For example, while the foregoing illustrations of the TRAS 100 show a kiosk 102 having a polygonal cross section with the token redemption surface 104 and the ATM surface 106 on diametrically opposing sides of the kiosk 102, other embodiments are also possible. For example, it is possible for the kiosk 102 to be “V” shaped with each interface on a side of the “V”, or for the TRAS 102 to present a planar surface having both the token redemption surface 104 and the ATM surface 106 on the same plane. A barrier can be placed between the surfaces 105, 106 if desired to increase transaction privacy. The kiosk may also be circular in cross section.
This concludes the description of the preferred embodiments of the present invention. The foregoing description of the preferred embodiment of the invention has been presented for the purposes of illustration and description. It is not intended to be exhaustive or to limit the invention to the precise form disclosed. Many modifications and variations are possible in light of the above teaching. It is intended that the scope of the invention be limited not by this detailed description, but rather by the claims appended hereto. The above specification, examples and data provide a complete description of the manufacture and use of the composition of the invention. Since many embodiments of the invention can be made without departing from the spirit and scope of the invention, the invention resides in the claims hereinafter appended.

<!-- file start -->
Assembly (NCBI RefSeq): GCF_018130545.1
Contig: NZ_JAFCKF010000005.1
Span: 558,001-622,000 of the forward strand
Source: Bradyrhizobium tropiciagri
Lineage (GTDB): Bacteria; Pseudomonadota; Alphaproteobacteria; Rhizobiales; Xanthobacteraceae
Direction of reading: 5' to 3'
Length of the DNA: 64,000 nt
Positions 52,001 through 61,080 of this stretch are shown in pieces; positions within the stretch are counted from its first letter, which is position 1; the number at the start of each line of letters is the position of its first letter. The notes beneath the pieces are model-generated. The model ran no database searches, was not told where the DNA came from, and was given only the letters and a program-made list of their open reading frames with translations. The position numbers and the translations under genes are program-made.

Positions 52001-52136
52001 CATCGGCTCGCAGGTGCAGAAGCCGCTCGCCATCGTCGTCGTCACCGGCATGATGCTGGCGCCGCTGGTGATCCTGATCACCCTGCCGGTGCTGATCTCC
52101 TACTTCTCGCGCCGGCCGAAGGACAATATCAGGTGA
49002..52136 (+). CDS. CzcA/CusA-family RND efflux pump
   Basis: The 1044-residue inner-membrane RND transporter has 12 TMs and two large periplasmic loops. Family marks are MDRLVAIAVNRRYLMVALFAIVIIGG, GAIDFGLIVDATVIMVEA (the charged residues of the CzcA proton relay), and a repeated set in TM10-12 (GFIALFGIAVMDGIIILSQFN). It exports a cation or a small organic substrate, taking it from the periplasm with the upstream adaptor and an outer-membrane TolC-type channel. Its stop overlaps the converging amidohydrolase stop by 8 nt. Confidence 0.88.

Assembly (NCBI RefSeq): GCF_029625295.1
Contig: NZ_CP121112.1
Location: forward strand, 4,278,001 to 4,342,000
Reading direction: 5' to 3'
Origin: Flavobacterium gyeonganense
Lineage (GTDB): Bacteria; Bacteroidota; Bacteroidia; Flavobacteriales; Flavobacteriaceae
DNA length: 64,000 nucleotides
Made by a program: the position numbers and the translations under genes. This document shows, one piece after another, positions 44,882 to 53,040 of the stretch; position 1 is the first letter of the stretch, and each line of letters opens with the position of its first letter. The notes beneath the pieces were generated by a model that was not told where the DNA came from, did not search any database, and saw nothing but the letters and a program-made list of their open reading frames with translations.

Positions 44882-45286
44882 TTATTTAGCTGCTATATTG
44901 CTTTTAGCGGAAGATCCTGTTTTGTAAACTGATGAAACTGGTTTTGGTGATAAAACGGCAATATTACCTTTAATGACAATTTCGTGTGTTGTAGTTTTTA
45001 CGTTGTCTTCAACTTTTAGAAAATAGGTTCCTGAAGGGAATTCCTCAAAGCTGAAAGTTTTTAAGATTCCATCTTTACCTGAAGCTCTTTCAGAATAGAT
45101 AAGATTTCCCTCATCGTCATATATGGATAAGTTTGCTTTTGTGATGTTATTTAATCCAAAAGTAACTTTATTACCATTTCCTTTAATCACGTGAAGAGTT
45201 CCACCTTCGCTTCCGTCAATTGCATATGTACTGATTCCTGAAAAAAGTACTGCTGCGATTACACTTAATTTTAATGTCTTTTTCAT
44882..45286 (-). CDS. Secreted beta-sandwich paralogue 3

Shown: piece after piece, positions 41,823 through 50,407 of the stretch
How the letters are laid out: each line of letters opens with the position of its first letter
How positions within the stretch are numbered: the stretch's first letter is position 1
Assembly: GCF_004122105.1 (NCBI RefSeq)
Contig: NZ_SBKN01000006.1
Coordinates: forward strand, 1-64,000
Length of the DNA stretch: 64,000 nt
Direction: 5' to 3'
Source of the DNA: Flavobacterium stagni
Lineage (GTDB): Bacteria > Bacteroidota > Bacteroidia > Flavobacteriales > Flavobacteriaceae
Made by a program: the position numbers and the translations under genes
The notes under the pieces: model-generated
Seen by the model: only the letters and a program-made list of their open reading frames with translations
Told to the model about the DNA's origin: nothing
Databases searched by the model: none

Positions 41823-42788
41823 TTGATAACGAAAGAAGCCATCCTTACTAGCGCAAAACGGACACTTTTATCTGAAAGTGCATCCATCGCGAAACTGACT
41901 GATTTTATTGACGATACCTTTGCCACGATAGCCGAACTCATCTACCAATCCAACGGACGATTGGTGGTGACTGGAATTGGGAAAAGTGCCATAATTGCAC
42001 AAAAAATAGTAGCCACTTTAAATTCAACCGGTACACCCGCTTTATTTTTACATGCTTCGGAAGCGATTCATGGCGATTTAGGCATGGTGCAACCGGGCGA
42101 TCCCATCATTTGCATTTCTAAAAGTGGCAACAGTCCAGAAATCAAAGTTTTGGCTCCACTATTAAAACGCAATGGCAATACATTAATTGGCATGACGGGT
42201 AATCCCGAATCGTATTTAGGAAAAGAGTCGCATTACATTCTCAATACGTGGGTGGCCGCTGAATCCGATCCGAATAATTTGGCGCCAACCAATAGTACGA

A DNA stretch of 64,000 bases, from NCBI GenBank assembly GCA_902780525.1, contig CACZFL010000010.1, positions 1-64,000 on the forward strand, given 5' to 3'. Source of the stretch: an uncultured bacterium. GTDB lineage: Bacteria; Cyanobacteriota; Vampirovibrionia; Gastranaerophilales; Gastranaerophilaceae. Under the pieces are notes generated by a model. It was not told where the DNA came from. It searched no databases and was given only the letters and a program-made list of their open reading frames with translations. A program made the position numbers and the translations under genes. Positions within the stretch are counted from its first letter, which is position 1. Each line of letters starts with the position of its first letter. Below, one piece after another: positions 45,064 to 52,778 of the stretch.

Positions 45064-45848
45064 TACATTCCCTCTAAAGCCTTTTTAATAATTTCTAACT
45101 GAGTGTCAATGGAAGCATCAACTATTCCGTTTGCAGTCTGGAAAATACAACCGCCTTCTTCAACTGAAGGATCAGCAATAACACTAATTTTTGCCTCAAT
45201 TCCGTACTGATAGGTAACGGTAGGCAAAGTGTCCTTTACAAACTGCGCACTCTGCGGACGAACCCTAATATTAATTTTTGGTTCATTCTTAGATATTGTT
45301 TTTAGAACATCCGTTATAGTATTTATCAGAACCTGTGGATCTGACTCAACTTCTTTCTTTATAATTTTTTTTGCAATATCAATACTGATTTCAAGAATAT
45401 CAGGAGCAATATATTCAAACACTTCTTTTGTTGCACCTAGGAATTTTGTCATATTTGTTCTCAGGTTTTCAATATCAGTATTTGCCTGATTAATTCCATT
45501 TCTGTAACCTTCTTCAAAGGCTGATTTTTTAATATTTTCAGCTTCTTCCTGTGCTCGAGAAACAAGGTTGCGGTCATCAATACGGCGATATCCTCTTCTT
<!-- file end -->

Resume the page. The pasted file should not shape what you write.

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|U.S. Classification||235/379, 235/380|